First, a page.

The Twitter deal raises questions about Tesla’s leadership

Elon Musk’s move to buy Twitter for 44 44 billion has raised concerns about the depth of executive talent of his more valuable company, electric car maker Tesla Inc., if his attention is further diverted by social media platforms.

Announcing the deal Monday, Musk called Twitter the world’s “digital town square” and spoke of defending freedom of speech, but he also revived fears that a man who once confessed to sleeping on the factory floor during the launch of the Model 3 sedan and last year. There’s just so much extra energy to talk about working crazy hours.

“Despite Tesla being a trillion-dollar company, it feels like a startup,” said Ross Garber, chief Tesla investor at Garbar Kawasaki. “It’s bigger or bigger than the largest company in the world, but it doesn’t have the management infrastructure like other companies.”

After all, Tesla is racing to increase production between supply-chain snarls and higher raw material costs at new plants in Texas and Berlin, as well as sue at the track during the spike of COVID-19 at its largest factory in Shanghai. Musk said in January that Tesla had a lot more on the plate and would not bring new models like Cybertrack this year.

Tesla has been able to overcome its problems, but a heavy pull of its focus by Twitter worries investors.

“I’m afraid this is going to be a confusion,” said Tesler, a senior fund manager who spoke on condition of anonymity. “He’s working on the business expansion of the supply chain and factory delays and energy savings, and it doesn’t fit in at all.”

Shares of Tesla skidded more than 10% on Tuesday, a day after Musk struck a deal to buy Twitter.

WadeBush Securities analyst Dan Ives said:

Shares of Tesla have fallen nearly 18% since its first public release of more than 9% on Twitter on April 4.

Tesla could not be reached for comment, but a company insider who spoke on condition of anonymity said investor concerns were “excessive” and that Mask was still heavily involved in the automaker.

Mask led rocket company SpaceX, as well as brain-chip startup Neurallink and tunneling enterprise Boring Company.

Tesla has previously seen executive turnover in 2019 with the departure of co-founder JB Strobel and last year President Jerome Guillen.

Founded in 2003, Tesla has become the most valuable automaker, but its leadership team on the company’s website has only two executives listed with a mask, including 17 at General Motors and 11 at Volkswagen.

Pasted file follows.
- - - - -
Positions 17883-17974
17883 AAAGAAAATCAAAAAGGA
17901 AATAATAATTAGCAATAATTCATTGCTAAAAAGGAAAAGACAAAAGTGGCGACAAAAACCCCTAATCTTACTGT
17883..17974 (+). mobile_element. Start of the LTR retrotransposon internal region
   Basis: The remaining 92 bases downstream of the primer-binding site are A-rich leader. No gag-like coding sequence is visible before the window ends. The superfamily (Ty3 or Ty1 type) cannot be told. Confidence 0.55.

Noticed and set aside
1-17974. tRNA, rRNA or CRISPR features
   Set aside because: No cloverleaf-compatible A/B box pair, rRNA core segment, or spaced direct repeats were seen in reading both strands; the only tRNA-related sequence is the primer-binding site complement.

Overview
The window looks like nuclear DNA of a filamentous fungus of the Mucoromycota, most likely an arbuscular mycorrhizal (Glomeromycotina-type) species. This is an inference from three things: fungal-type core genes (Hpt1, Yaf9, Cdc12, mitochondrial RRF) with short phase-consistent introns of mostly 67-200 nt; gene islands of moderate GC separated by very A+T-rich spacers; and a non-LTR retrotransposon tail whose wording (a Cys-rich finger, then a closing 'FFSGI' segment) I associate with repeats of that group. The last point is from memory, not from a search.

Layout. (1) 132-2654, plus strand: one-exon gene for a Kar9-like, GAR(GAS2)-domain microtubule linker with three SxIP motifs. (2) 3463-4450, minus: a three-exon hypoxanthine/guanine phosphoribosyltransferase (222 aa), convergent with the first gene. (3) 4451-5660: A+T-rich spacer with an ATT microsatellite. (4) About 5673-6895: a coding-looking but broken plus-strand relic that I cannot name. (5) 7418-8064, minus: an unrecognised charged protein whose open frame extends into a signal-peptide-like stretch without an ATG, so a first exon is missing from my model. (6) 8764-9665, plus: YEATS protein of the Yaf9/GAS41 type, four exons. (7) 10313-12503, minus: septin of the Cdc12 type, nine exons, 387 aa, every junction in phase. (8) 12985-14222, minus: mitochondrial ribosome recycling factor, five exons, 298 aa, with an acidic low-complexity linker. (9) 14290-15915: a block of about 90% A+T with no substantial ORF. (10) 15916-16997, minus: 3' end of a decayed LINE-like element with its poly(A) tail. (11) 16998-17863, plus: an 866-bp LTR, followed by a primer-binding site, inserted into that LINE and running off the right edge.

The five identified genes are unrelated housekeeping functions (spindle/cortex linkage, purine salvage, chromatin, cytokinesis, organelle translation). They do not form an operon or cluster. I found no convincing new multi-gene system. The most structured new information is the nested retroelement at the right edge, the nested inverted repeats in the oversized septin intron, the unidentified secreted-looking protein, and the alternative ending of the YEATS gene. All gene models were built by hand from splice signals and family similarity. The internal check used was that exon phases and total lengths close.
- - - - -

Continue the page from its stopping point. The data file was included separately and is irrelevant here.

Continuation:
Outside of Musk, Tesla’s current high-profile leadership includes Chief Financial Officer Zachary Kirkhorn and Senior Vice President Andrew Baglino, who manages Powertrain Development. Both are known to investors from their presence at Tesla’s quarterly earnings conference call.

Robert Pavlik, senior portfolio manager at Dakota Wealth in Fairfield, Connecticut, the account on which he owns a limited number of Tesla shares, wondered if Musk would install someone else to lead Twitter.

“It simply came to our notice then. “Looks like his hands are full with Tesla and SpaceX.”

Garber said that perhaps Musk needs a strong No. 2 executive as he is with President Nguyen Shotwell on SpaceX.

Ian Beavis, chief strategy officer at auto consultancy AMCI, fears that Musk’s Twitter acquisition could even hurt the Tesla brand with controversy over political and social issues.

Some investors are worried about the mask plan, valued at $ 268 billion, according to Forbes, to finance the Twitter deal. Twitter says Musk has secured $ 25.5 billion in debt and margin debt financing and is pledging $ 21 billion in equity. It is unclear whether Musk will sell Tesla shares to help finance the deal.

Musk has 172.6 million shares, according to the Tesla filing, and he has already borrowed about half of his stock. According to Reuters, he would have about 30 million unpaid shares left if he kept more shares as collateral to secure a .5 12.5 billion margin loan.

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